Credit Cards Explained: How Does a Credit Card Work?
What exactly is a credit card, and how can you use one on a regular basis? They're an important part of your personal credit and a popular payment option, but it's common to have questions about how they work — especially if you've never had one before. With credit cards explained, you'll be ready to make smart decisions when making purchases while also managing your debt better.
How Do Credit Cards Work?
You may already be familiar with the mechanics of using a credit card: you slide, insert, or tap the card when paying, sign your signature if your purchase is of a certain amount (usually $50 and over), and the bill is paid. But behind the scenes, you are actually taking out a small loan from your financial institution that you then pay back at a later date. That's why your credit card application requires financial information and a credit check.
When you receive a credit card, it creates an account with a line of credit, which sets a certain amount you can borrow per month. When you use the card, you are borrowing money from your lender, which then pays the merchant directly.
This creates a credit card "balance," or the amount you owe the lender. You have several choices about how to pay back this balance. You can make minimum payments, pay off only a portion, or pay off the entire balance every month. The card interest rate is applied to the remaining balance at the end of the monthly cycle, which creates additional interest. This is why, if you're able to, it's important to pay off your balance in full each month as you'll avoid incurring any additional interest.
While there are several different kinds of credit cards available for different types of borrowers, there's a standard option offered by a financial institution that will likely be your starting point. For something a little more specialized, consider a secured credit card, like the Key Secured Credit Card®, which uses a cash deposit made by the buyer as collateral, making card requirements easier to meet. Additionally, a charge credit card requires full balance payments every month, and a retail card is offered by a retailer or company instead of a financial institution.
What Kind of Fees Are Associated with Credit Cards?
Credit cards may have fees you need to pay, in addition to paying back the balance. Important examples include:
- Annual Card Fees: These are annual fees you pay to use the card, usually around $50. It's important to pay attention to the annual fee because it can reduce other bonuses you may get with the card. Some cards, like the Key Cashback® credit card, do not have annual fees.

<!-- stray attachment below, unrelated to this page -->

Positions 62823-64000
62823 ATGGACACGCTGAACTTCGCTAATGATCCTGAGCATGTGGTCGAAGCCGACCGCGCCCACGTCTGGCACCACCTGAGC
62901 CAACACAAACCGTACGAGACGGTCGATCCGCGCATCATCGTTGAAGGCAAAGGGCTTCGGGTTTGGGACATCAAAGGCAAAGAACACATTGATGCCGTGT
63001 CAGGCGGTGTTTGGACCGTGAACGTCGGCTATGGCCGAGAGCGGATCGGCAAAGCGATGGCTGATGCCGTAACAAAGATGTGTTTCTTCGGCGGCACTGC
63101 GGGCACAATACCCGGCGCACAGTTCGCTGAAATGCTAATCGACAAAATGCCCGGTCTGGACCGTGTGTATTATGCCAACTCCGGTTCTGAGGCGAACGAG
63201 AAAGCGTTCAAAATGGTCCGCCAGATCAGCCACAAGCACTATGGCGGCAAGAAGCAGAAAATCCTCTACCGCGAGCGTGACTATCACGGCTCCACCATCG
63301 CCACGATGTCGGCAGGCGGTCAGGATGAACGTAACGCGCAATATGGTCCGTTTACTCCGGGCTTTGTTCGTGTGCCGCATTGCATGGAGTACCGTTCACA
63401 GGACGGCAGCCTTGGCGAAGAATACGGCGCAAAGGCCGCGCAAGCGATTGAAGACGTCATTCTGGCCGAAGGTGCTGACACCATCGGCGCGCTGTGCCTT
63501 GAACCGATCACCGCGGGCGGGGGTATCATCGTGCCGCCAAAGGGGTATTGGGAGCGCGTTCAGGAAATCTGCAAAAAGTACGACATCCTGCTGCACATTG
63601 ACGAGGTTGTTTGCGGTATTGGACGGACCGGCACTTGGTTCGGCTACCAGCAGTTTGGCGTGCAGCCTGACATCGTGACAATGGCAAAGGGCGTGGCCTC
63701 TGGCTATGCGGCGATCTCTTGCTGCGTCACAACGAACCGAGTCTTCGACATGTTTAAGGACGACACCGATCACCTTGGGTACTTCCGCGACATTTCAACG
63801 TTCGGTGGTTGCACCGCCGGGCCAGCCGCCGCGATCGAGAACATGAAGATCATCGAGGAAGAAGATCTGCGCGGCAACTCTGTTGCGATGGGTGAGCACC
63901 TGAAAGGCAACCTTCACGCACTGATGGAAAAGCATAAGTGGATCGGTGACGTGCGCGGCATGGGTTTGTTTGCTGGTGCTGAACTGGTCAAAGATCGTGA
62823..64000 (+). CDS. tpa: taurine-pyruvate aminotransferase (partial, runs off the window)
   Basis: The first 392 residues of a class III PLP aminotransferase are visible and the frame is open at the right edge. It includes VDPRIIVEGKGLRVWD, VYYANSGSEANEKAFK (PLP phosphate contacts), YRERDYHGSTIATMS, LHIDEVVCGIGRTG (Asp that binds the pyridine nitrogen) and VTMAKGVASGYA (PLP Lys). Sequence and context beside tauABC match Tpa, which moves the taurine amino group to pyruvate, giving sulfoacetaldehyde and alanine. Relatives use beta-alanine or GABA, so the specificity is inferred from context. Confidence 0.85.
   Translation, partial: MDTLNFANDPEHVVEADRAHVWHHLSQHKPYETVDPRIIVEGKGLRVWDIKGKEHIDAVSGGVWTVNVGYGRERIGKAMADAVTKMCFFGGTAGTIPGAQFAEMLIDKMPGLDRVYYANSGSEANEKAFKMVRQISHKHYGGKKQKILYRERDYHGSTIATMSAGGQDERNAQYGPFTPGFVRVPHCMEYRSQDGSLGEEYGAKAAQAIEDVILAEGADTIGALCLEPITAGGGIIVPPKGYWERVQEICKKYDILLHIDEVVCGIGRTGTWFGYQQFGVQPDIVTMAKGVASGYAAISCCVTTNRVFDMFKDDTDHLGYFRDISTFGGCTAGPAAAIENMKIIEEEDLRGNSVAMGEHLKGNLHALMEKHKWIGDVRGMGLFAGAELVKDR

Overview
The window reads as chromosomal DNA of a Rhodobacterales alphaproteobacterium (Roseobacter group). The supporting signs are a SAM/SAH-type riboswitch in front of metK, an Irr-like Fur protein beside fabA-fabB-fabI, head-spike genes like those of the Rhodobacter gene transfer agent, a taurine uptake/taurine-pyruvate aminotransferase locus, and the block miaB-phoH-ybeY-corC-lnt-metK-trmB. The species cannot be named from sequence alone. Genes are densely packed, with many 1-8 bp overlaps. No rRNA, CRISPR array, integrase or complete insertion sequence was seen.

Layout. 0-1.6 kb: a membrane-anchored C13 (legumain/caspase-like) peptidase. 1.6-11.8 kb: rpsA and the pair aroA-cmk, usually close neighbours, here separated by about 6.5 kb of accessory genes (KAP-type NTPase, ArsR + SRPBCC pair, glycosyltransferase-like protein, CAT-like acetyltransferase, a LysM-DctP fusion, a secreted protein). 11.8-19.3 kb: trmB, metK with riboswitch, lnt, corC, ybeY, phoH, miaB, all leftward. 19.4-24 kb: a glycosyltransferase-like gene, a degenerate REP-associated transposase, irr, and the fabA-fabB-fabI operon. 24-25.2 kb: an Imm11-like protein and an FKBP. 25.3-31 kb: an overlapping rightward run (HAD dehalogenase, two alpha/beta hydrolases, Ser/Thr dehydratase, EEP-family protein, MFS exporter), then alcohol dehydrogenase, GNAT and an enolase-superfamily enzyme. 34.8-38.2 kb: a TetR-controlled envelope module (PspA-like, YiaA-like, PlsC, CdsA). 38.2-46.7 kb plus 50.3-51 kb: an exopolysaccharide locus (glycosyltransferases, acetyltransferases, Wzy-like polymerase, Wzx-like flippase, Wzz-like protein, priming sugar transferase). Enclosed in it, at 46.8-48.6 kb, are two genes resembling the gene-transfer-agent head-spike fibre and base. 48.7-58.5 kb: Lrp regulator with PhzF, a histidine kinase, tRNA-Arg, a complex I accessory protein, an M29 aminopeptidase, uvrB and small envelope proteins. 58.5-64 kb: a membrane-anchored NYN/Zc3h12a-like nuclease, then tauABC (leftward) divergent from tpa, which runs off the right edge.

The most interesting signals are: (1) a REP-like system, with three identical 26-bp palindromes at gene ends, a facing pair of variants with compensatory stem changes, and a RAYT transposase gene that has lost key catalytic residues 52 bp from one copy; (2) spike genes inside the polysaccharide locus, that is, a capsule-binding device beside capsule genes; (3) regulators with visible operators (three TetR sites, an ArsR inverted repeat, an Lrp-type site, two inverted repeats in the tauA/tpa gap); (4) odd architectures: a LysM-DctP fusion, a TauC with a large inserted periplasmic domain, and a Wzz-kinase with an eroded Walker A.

- Balance Transfer Fees: These are the fees you need to pay to switch a balance from one credit card to the new card. However, some cards waive balance transfer fees.
- Cash Fees: These are charges you have to pay if you're using your credit card to borrow cash instead of buying something directly.
- Foreign Fees: These fees occur when you make purchases in a foreign country.
How Does Credit Card Interest Work?
Every credit card has a yearly interest rate called the annual percentage rate (APR) and as of July 2020 was sitting at an average of 16%. However, your interest is constantly being calculated and applied, so looking at the monthly or even the daily rate can be useful.
At the end of the payment period, interest is calculated and added to your account based on your remaining balance. If you pay off half of your balance, the interest rate will only apply to the unpaid half. If you pay off your entire balance that month, you will accrue no interest.
What Does a Minimum Payment Mean?
"Minimum payment" is an important phrase that means the minimum amount that the user must pay back every month, without incurring late fees or your interest rate being raised. The minimum can vary between cards, and may even change on a monthly basis, but it's usually based on your balance or your outstanding interest.
While minimum payments help you avoid severe credit card penalties, they don't pay back much interest and they aren't always a good calculation for managing credit card debt. It could take many years to pay off even normal credit card debt using only minimum payments.
Instead, do your best to pay off your balance in full — or as much as possible — each month. If necessary, consider debt consolidation to help get a handle on your outstanding bills and make sure you're building a credit history to be proud of.